Christine Walker Morey

Post Mother’s Day

It’s hard to live without the critters she says, patting the side of her hospital bed, wishing they were there. No one is their disease. They are individual. Mother’s is her life story, not her dementia, each of us is a singular narrative constructed continually, unconsciously in by and through us.

Without her clothes or things she recognises how can she feel connected to the world she sits in. She forgets who she was and whether she had or has any value. She has nothing she looks down at the pants and sweater of a dead woman, someone else’s clothes, nothing is of her. Empty shelves.

A photographer came by the house one day. She told him it was her job to amuse the neighbourhood, which she did by decorating the porch and yard. A picture of her doing this turned up on the front page of the local paper. Spring and summer and fall kept her occupied in the yard. Winter in her nighty she’d shovel, forgetting the cold. Over the years she’d brought many rocks back from the beaches, hundreds. These imported beach rocks bordered her gardens and the dogs graves. She now spent days rearranging them. These were good days. The bad days were spent inside, due to the weather, with no distraction or purpose. She’d become disconnected from the house and the dogs, she stopped cleaning except for what was right in front of her. She always had a cigarette and maybe a cup of coffee. She used gold paint to cover the burn marks on the wicker coffee table. She ended up painting the entire surface gold, mesmerised by the shine. Details absorbed her.

Shadows looked like faces, she saw beauty everywhere but in the mirror, an ancient hag lived there. The oldest woman alive, she’d say that, studying her reflection. I used to invent entertainment for seniors she’d say. I’d take her to the nursery across eighth street. We’d take Tim the dog’s wagon and fill it with plants. Sometimes I’d leave her there and she’d spend hours dead heading. The staff was grateful.

She liked candles, they were all over the living room. She’d spend hours trimming them shaving at them with a knife to keep the tops even. These were big solid pillar candles. We’d go to the candle factory where she’d get lost. She’d look at every candle in the place exclaiming their beauty, Then start all over again forgetting she’d already been there. I gave up after a few visits trying to get her to leave. It was a lesson for me how she saw beauty in everything. She taught me something new, to look closer, to slow down. I never worried about her burning the house down. She always blew the flames out before she went to bed.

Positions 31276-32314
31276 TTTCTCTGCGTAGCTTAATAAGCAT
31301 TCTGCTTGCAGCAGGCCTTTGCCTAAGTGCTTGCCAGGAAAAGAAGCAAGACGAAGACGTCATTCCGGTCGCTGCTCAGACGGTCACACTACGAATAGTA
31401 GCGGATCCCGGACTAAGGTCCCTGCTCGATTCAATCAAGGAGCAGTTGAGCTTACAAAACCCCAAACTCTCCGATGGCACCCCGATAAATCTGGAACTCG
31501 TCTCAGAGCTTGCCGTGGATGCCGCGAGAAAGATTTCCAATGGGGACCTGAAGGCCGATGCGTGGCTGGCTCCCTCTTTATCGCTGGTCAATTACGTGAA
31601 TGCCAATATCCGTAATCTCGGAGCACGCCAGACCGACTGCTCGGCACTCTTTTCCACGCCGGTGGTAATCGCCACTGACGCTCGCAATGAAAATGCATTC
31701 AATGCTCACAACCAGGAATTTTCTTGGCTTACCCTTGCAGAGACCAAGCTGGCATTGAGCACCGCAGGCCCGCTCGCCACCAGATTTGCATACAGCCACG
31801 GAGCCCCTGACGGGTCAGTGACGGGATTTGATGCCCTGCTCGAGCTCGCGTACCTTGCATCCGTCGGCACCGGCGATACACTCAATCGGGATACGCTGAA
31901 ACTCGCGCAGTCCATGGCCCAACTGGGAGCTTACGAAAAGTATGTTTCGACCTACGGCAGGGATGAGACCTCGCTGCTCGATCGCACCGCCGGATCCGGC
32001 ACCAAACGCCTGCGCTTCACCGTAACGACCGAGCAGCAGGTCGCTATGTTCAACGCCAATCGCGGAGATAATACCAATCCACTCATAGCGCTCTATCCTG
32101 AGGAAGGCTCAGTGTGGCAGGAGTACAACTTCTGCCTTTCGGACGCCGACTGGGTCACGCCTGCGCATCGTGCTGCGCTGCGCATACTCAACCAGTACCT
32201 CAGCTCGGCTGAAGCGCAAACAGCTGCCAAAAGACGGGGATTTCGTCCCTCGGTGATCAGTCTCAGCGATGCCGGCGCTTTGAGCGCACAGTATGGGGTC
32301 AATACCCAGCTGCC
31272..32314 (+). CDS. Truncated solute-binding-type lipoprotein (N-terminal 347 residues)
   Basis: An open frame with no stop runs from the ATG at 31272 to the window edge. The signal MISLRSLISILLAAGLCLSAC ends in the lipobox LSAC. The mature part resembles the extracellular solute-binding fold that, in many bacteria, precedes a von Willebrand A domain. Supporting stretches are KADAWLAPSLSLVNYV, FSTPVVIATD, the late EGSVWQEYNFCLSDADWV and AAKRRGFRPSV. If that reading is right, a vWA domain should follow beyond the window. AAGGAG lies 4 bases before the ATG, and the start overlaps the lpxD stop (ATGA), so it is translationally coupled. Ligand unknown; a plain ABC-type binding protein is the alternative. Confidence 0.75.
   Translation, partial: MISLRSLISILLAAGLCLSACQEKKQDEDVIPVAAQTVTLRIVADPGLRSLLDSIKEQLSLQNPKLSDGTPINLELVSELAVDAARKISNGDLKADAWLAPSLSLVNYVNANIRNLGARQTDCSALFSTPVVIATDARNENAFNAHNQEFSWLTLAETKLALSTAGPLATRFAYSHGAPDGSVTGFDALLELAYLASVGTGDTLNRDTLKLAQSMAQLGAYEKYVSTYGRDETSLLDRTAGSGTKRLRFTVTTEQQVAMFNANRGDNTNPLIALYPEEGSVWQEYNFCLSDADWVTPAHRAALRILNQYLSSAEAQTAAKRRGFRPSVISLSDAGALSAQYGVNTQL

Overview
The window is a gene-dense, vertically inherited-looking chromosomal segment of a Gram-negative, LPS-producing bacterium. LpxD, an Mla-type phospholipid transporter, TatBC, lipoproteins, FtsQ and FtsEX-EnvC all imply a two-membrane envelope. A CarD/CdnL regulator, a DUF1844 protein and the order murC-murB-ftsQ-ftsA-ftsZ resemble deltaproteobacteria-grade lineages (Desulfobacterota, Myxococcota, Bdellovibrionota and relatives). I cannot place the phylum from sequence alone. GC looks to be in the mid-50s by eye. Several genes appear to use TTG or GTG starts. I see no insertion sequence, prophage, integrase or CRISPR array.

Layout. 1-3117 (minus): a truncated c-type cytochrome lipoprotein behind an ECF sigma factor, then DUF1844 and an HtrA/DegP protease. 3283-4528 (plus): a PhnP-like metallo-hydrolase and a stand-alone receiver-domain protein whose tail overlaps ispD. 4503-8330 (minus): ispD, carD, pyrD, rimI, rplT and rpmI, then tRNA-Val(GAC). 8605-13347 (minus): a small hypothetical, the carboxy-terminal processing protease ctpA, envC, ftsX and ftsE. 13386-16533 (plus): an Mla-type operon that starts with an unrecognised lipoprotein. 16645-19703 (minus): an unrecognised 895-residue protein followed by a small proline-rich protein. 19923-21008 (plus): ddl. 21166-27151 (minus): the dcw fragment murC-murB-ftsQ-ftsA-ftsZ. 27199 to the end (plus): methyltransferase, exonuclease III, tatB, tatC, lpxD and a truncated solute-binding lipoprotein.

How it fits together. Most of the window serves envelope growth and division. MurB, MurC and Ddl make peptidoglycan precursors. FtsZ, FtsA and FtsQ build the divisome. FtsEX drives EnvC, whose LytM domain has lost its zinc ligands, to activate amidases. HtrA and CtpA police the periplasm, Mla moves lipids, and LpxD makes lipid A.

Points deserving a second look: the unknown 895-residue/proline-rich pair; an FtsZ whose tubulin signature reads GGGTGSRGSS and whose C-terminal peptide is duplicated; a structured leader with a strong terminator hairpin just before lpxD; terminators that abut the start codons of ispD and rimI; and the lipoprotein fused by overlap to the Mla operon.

She decorated the front porch with Teddy Bears for me. So I’d be greeted if she wasn’t awake. I came in the back. She came out of her room and hugged me with a sigh of relief. She went happily back to bed feeling safe I imagine. She wasn’t. I thought I could save her I thought if I kept her engaged, connected, she wouldn’t get worse. I didn’t really think she had Alzheimers. In another country she’d be revered I thought. A wise woman in a cave. If I let her down, if I don’t protect her, she’ll be thrown away like all the other forgotten old people in this country. I couldn’t save her I wasn’t capable. Is she worse or better off I don’t know, Its painful.

I’d bought her a green garden wagon from Lowes for her to tote Tim to the beach in, he was too old to walk that far, more so after he was attacked. She’d kept driving after being warned off it. This would cause me stress. Everyone’s doomsday reports on what could happen. Insurance wouldn’t cover her no license driving, and if she had an accident she could lose her house. She could lose it anyway. How you live your life dictates the outcome, maybe she had no chance but to end up as she has. I sometimes didn’t believe about the Alzheimers, she’d always been weird and was now just more-so. I wondered how long she could have kept going if they’d just left her alone. Instead of taking things away from her, me doing things for her until she forgot how. She knew no one cared about old people, so did I. She forgot how to paint. She’d always painted. She’d stay up late to watch Craig Ferguson and did a portrait of him on a toilet lid, it was good but didn’t look like him. This would be the last thing she painted.